Former teacher's sexual history questioned at pre-trial hearing
By Holly Fesperman Lee
A judge refused to rule Tuesday on whether a jury can hear testimony about the sexual history of a former teacher who is suing her former principal and the Rowan-Salisbury Board of Education.
Superior Court Judge Kimberly Taylor heard pre-trial motions in the case involving former teacher Laurie Mendiola and former West Rowan Middle School Principal Tony Helms.
Mendiola’s attorney, B. Ervin Brown, filed a lawsuit on her behalf in May 2005 claiming that Helms forced her to have sex with him and threatened her job if she didn’t comply.
In an answer to the lawsuit filed on his behalf, Helms admitted he had an affair with Mendiola but said the relationship was consensual.
Mendiola’s suit also claims that the school system accepted Helms’ denial of the affair and didn’t do anything to rectify the situation, according to court documents.
During Tuesday’s pre-trial motions, Brown asked Taylor to grant a motion excluding testimony about Mendiola’s sexual activities with anyone other than Helms.
Like other single, divorced people, Mendiola has had sexual liaisons with others, Brown said. He said the purpose of this type of testimony would be to portray Mendiola as a person of poor morals.
The judge told Brown she may need to hear some of the evidence before she could make a ruling.
Brown asked Taylor to at least exclude information about Mendiola’s sexual history from jury selection and opening statements.
Brown pointed to the defense table and said, “I don’t want him up talking to the jury about this woman sleeps with every Tom, Dick and Harry.”
Ken Soo, attorney for the Rowan-Salisbury Board of Education, told Taylor that testimony about Mendiola’s conduct before she came to West Middle was included in a case affidavit.
According to court documents, Mendiola approached an assistant principal at another Rowan-Salisbury School where she worked as a teacher and asked him if he wanted to go out with her.
The assistant principal said he couldn’t for a number of reasons, including he was her supervisor.
Soo said the law allows this type of testimony to establish a pattern of similar conduct.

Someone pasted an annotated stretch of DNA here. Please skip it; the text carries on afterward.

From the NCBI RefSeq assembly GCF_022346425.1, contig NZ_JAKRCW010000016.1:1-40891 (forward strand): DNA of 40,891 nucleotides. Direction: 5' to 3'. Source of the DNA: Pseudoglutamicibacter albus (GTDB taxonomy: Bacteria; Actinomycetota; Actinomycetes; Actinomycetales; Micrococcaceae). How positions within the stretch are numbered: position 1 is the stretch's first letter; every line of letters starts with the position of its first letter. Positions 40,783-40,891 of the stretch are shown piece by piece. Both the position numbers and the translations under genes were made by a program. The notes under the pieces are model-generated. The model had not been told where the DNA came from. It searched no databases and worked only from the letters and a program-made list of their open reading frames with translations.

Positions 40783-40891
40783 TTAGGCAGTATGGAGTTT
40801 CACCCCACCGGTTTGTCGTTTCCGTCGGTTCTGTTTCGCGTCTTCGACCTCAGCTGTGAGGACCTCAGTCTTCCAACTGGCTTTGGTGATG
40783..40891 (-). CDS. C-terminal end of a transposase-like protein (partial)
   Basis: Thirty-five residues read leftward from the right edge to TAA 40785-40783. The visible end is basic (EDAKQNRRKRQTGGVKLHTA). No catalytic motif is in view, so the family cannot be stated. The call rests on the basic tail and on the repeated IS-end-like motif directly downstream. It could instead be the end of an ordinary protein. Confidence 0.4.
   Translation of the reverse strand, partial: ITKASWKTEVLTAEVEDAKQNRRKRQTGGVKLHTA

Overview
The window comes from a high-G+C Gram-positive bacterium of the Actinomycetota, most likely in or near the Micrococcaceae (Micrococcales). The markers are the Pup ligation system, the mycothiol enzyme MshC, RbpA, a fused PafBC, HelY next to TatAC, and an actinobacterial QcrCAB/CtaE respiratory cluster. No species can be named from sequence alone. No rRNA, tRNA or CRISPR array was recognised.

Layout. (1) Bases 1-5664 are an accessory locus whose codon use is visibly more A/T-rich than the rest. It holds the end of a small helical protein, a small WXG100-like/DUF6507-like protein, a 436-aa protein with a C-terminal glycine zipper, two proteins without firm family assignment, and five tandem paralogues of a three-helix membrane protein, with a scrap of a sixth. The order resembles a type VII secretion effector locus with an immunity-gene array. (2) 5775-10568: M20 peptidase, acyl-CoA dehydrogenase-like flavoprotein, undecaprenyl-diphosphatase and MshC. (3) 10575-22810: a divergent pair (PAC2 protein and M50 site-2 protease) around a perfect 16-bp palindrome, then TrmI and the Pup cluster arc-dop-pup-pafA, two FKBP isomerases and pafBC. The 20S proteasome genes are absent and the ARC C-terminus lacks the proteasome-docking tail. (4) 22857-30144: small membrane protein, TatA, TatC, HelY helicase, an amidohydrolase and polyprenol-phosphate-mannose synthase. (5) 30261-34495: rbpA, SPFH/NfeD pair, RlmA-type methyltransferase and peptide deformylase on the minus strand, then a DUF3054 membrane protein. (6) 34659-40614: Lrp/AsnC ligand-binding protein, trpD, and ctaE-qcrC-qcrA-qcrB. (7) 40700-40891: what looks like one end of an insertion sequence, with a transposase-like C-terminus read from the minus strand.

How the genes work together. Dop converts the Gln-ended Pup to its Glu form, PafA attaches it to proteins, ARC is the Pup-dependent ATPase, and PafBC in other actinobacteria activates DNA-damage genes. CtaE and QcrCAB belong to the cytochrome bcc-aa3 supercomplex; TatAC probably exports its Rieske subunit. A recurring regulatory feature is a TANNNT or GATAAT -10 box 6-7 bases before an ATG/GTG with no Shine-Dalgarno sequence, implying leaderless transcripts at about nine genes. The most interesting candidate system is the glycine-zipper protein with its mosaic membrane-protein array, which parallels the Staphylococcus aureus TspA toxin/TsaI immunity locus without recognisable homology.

In another sworn statement in the court file, a local law enforcement officer testified he had a “sexual tryst” with Mendiola on a camping trip.
Judge Taylor said she would rule on information entered by the defense about Mendiola’s sexual history as it comes up.
If Mendiola and her attorney open the door to information about her sexual history then the defense has a right to examine the issue, Taylor said.
The judge also said neither party will be allowed to bring up information about Mendiola’s sexual activities during jury selection or opening statements.
Also Monday, Taylor denied a motion from Brown to prohibit Judy Helms, Tony Helm’s wife, from sitting in the courtroom during the trial.
Brown argued that all information Judy Helms knows about the case comes from her husband and her lawyers.
“She has no firsthand knowledge of anything about this lawsuit. Zero,” he said.
Judy Helms is in a wheelchair and requires oxygen because of health problems.
Brown said he’s concerned that Judy Helms’ presence in the courtroom in her condition would be nothing more than an attempt to prejudice the jury against Mendiola.
Soo argued that Judy Helms’ health and illness is directly related to the case.
In a sworn statement in the court file, Mendiola’s hair dresser testified that Mendiola knew Tony Helms was married and that his wife was sick. Soo said the hairdresser also testified that Mendiola said the two could be together after Judy Helms was gone.